Study: Dyslexia Caused By Brain Connectivity Problems
What Causes Dyslexia?
Dyslexia is caused by connectivity problems associated with language processing areas of the brain according to a new study from researchers at KU Leuven in Belgium. An article from Fox News shares the following about the study:
"The researchers scanned the brains of 23 adults with dyslexia and 22 adults without the condition as they responded to various speech stimuli. The scientists looked at how accurately the participants' brains mapped sounds to their phonetic representations.
People with dyslexia had intact representations of basic sounds, just as non-dyslexic people did, the scans revealed.
'To our surprise, and I think to the surprise of a large part of the dyslexia research society, we found out that phonetic representations were perfectly intact. They were just as robust and distinct in individuals with dyslexia as they were in typical readers,' Boets told reporters.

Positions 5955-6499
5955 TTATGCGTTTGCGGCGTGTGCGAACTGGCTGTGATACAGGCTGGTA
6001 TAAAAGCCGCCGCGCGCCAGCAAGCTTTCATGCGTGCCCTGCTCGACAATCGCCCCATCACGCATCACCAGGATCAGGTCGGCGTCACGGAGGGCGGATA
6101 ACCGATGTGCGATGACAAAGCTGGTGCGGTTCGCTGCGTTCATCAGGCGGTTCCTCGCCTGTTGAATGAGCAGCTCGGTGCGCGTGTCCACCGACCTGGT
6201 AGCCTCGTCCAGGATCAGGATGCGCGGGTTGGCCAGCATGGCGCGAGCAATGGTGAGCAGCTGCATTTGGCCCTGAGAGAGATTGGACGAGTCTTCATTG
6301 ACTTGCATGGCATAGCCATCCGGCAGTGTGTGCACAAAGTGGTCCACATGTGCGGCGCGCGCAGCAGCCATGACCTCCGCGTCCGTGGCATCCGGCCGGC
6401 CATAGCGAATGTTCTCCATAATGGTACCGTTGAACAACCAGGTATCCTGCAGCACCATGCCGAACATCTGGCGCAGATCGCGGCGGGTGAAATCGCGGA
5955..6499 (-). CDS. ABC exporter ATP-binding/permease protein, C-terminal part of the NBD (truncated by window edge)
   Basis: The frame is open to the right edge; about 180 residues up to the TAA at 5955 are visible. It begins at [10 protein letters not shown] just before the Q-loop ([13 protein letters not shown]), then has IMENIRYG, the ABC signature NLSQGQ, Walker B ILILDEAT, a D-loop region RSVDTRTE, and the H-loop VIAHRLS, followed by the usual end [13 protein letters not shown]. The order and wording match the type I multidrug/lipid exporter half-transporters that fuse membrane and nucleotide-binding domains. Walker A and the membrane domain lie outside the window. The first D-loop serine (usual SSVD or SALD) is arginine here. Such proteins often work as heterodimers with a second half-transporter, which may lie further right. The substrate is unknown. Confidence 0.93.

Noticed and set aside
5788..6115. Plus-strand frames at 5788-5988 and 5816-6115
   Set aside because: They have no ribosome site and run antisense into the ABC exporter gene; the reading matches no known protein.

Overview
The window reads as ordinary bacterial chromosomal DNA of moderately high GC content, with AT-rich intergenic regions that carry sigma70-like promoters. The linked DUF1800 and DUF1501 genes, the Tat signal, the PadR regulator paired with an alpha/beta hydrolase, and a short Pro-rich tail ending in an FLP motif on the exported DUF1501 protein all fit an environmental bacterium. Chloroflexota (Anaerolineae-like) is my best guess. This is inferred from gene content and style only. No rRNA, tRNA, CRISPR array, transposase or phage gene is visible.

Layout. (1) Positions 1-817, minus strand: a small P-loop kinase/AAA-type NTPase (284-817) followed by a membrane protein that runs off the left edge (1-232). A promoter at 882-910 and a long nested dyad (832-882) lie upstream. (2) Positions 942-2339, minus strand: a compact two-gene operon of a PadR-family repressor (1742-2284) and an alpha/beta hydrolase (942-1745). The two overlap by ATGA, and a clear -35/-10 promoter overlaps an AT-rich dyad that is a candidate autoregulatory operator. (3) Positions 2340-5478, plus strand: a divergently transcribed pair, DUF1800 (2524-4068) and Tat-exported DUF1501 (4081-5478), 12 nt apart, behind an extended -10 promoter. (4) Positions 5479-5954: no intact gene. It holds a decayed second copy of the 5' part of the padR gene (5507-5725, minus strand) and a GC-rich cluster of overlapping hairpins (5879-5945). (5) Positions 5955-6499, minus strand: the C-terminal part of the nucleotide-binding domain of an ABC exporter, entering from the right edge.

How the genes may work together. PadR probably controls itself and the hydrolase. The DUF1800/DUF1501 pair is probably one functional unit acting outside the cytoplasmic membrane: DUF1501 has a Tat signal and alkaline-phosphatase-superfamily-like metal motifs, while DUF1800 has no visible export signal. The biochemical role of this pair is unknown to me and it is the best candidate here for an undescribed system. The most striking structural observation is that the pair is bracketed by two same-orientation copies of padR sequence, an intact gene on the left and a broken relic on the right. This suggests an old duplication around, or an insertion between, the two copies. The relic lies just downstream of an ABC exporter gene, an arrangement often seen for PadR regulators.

The researchers then investigated whether brain connectivity differed between the dyslexic and normal participants. In particular, they examined how well 13 brain areas involved in language processing were connected to phonetic representations.
The participants with dyslexia had notably worse connectivity between Broca's area, a region in the brain's frontal lobe linked to speech production, and the left and right auditory cortexes, the researchers reported online today in the journal Science. In addition, the people with the weakest connections performed the worst on reading and spelling tests.
The findings suggest dyslexia stems from a failure to connect to fundamental sound representations, rather than problems with those representations themselves, the researchers said."